Since re-starting my baking journey late last year, one of the things that I hadn’t gotten around to was making a pie completely from scratch. Like many people, I had been accustomed to using pre-made pie crust. Awhile back I came across a recipe for Dutch Apple Pie; and now that Fall is here, it was only right that I gave it a shot.
Making this pie was a great experience, and there were several things that I learned in the process:
- I Should Have Used a Food Processor
In most of the pie dough recipes that you come across, they instruct you to use a food processor in order to blend your ingredients. I do not currently own a food processor, and although my pie dough didn’t come out terribly, I do think that a food processor would improve the dough greatly. I have read that using a food processor is the most reliable way to blend the ingredients in pie crust.
- I Should Have Taken My Time Cutting The Apples
So when I started making this pie, I didn’t take my time when prepping the apples. My slices were uneven and chunky. Though this did not effect the taste of my pie, I did have a bit of difficulty fitting all of the slices onto the crust.
- I Shouldn’t Have Docked My Pie Crust
Before pre-baking my pie crust, I made the silly mistake of docking it with a fork. Yes, for some pie crusts this step is acceptable, however with this particular recipe I could have potentially ruined my pie. The juice mixture that I slathered on top of the pie began to seep out, and when I went to cut slices of pie, the crust was soggy.
- Don’t Roll the Pie Dough Too Thin
Self-explanatory. After making the pie dough I realized that this recipe did not yield very much dough. The next time I make a pie I will use a different crust recipe, so when I roll it out I won’t run into this problem.
- Making A Pie From Scratch Takes Longer Than I Thought
I totally underestimated how long this would take me to do. It took me longer than the listed time probably because I was doing other things in between. In the future I will make the pie crust ahead of time instead of trying to do everything in one day.
Even though I had some mishaps with this Dutch Apple Pie, it was totally worth it. It’s actually one of the best pies I’ve ever had!
I recorded most of the process, so make sure you check out the video below:
- 1¼ cups of all-purpose flour
- ½ teaspoon of salt
- 1 tablespoon of sugar
- 3 tablespoons of vegetable shortening, chilled
- 4 tablespoons of unsalted butter, chilled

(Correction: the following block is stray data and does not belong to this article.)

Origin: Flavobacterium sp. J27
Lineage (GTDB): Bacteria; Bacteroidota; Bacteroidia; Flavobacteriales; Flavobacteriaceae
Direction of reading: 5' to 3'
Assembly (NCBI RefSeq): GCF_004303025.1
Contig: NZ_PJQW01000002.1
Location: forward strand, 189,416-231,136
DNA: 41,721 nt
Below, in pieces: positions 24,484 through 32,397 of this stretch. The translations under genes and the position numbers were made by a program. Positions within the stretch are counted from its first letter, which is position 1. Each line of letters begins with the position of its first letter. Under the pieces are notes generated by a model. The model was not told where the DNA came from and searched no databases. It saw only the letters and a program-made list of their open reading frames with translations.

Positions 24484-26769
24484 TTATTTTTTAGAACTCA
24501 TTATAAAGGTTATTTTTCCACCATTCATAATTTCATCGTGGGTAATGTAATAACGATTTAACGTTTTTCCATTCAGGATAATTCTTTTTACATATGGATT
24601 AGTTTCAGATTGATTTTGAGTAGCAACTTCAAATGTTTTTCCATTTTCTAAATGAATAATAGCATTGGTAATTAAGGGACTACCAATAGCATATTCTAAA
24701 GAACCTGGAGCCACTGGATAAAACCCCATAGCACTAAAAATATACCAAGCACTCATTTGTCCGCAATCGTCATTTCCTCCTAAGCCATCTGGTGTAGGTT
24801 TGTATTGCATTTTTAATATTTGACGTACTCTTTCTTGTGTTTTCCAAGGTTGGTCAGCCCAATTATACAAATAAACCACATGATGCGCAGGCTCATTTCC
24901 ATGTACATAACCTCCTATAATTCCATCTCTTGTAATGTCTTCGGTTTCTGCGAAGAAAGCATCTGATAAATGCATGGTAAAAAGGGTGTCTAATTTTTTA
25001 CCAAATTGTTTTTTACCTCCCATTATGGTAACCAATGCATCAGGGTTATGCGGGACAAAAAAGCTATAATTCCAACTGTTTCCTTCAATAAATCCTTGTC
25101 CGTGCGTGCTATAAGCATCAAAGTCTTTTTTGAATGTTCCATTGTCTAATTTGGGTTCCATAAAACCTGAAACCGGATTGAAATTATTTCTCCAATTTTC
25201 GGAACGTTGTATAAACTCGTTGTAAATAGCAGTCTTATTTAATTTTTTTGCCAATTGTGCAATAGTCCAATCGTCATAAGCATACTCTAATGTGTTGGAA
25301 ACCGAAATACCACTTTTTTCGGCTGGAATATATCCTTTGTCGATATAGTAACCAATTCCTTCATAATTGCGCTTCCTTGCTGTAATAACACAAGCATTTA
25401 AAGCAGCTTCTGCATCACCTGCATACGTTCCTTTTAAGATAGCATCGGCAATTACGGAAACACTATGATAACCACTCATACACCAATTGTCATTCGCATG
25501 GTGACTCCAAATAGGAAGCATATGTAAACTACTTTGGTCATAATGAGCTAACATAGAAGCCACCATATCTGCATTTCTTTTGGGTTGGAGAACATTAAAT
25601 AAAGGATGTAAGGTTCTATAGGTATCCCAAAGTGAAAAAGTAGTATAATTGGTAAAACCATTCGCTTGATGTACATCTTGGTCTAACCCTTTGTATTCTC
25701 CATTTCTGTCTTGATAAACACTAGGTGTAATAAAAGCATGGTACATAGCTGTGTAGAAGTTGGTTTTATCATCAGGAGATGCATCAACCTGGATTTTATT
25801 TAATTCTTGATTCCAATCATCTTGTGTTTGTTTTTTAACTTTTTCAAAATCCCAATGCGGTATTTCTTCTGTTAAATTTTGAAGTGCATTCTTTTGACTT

- 4-5 tablespoons of cold water
- 9 Granny Smith apples
- ¼ cup of sugar
- ½ teaspoon of cinnamon
- ⅛ teaspoon of salt
- 2 tablespoons of unsalted butter
- ½ cup of heavy cream
- 1¼ cups of all-purpose flour
- ⅓ cup of brown sugar
- ⅓ cup of sugar
- 7 tablespoons of unsalted butter, melted
- In a large bowl, whisk together the flour, sugar and salt. Add the shortening and butter over the dry ingredients and, using a pastry blender or your fingers, work them into the flour mixture until it looks like sand. Sprinkle the water over the mixture and use a fork to incorporate until it is evenly moistened. Flatten the dough into a disk, wrap in plastic and refrigerate for 1 hour.
- Remove the dough from the refrigerator and roll it onto a lightly floured work surface to a 12-inch circle. Transfer the dough to a 9-inch pie plate. Ease the dough into the pan corners. Trim the dough edges to extend about ½ inch beyond the rim of the pan. Fold the overhang under itself; flute the dough to flatten it against the rim of the pie plate. Refrigerate the dough-lined pie plate until firm, about 40 minutes, then freeze until very cold, about 20 minutes.
- Adjust an oven rack to the lower-middle position and heat the oven to 375F. Remove the dough-lined pie plate from the freezer, press a doubled 12-inch piece of heavy-duty foil inside the pie shell, and fold the edges of the foil to shield the fluted edge; distribute 2 cups of ceramic or metal pie weights over the foil. Bake, leaving the foil and weights in place until the dough looks dry and is light in color, 25 to 30 minutes. Carefully remove the foil and weights. Continue baking until deep golden brown, about 12 minutes more. Transfer to a wire rack and increase the oven temperature to 425F.
- To make the filling: Peel, quarter, and core the apples; slice each quarter crosswise into pieces ¼ inch thick. Toss the apples, sugar, cinnamon, and salt in a large bowl to combine. Heat the butter in a large pot over high heat until foaming subsides; add the apples and toss to coat. Reduce the heat to medium-high and cook, covered, stirring occasionally, until the apple slices are tender, about 10 minutes.
- Set a large colander over a large bowl; transfer the cooked apples to the colander. Shake the colander and toss the apples to drain off as much juice as possible. Bring the drained juice and the cream to a boil in a pot over high heat; cook, stirring occasionally, until thickened, about 5 minutes. Transfer the apples to the pre-baked pie shell; pour the reduced juice mixture over and smooth.
- To make the topping: Combine the flour and sugars in a medium bowl; drizzle with the melted butter and toss with a fork until evenly moistened and the mixture forms large chunks. Sprinkle the streusel evenly over the pie filling. Set the pie plate on a baking sheet and bake until the streusel topping is deep golden brown, 10 to 20 minutes. Cool to room temperature before serving.